Experience autumn in the Surrey Hills - a season for all the senses
Engage all your senses this autumn to enjoy its full glory. The glorious ambers, reds and golds of trees present a magnificent kaleidoscope of colour. Sniff the air and drink in the aromas of leaf mould, damp pasture and wood smoke.
The season's bounty produces wonderful tangy foods from fruits, nuts and berries. Think apples, hazelnuts and blackberries. Experience the textures of woolly scarves, prickly conker cases and crinkly leaves. Listen to the unique peacefulness of autumn - a quiet tranquillity as nature relaxes after the efforts of summer. An evening sunset, owls calling, the cry of migrating geese.
It's time to get out and drink in the fullness of autumn across the Surrey Hills.
We've highlighted some of our favourite autumnal delights. Many of the them can be found across all of our special places in the Surrey Hills. Wherever you go for a walk, keep your eyes peeled and see what you can find.
Foraging fruits of the forest
The ultimate multi-purpose autumn fruit - crumbles of course, but also pies, cakes, pastries and drinks. The best fruits are in the sunshine, if the birds haven't got there first!
Found in hedgerows and woodland edges, blackthorn berries can be cooked. That autumnal sharp sweetness is perfect for jellies, jam or, most especially, sloe gin.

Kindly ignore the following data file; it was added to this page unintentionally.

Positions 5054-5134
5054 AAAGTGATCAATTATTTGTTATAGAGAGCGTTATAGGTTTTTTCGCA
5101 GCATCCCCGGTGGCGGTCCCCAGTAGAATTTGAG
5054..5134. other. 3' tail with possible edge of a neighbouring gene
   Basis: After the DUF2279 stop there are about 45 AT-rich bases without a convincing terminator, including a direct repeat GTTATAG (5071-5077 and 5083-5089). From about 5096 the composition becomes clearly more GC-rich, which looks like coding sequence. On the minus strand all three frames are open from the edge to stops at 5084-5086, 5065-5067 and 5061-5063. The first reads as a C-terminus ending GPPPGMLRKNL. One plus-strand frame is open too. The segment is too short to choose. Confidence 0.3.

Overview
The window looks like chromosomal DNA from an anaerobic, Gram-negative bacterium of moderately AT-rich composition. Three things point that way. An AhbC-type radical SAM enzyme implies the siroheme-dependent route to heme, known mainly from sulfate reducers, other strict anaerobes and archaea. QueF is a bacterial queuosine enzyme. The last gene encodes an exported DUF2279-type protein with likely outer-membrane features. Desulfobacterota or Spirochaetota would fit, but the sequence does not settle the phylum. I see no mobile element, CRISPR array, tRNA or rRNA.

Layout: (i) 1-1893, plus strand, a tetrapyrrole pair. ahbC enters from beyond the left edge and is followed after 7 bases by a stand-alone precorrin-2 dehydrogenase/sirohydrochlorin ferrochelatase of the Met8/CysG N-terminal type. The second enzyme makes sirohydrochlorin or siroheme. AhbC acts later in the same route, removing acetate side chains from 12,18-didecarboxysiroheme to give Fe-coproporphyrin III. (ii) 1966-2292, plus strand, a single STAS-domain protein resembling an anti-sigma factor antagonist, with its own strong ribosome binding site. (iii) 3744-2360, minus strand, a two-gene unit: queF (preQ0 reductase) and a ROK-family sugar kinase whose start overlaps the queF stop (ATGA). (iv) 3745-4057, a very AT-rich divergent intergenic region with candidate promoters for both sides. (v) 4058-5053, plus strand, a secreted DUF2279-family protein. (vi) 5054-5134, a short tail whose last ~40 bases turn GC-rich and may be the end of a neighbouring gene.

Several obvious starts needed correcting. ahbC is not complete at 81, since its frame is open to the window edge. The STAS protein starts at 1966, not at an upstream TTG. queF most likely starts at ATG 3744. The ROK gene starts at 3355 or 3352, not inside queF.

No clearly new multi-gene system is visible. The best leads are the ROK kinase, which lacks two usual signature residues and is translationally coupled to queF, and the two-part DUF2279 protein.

Sweet Chestnuts are traditionally roasted at Christmas. They have prickly shells containing 3-4 smallish nuts and the trees can be found in woodland.
This fungus appears by paths or on recently disturbed ground. It oozes a sinister black liquid and when it matures, turns black and then dissolves. Fungal magic!
A very hard fungus and historically was used by barbers to sharpen their razors. Found on birch trees it's a bracket fungus and can grow up to a size of 25 cms across. Monster!
Look around in deciduous woodlands and especially under beech trees and you may see these rather gruesome dead man's fingers.
So named due to its resemblance to burnt cakes, this hard, black and lumpy fungus can often found on ash trees. Also called coal fungus.
Experience the magic of walking through a beech wood. The leaf cover creates a rich warm glow of yellow and orange, while the large and smooth trunks are majestic.
The buttery yellow leaves flutter elegantly in the breeze. Woodpeckers, siskins, greenfinches and redpolls visit while many types of fungi grow underneath.
Spot the yellow and red leaves of these hedgerow trees. The bright red berries (haws) offer a feast for autumn migrants such as fieldfare and redwing.
Rowans leaves are slender and elegant turning yellow, red and orange in autumn. The bright red berries are very popular with birds especially thrushes and waxwings.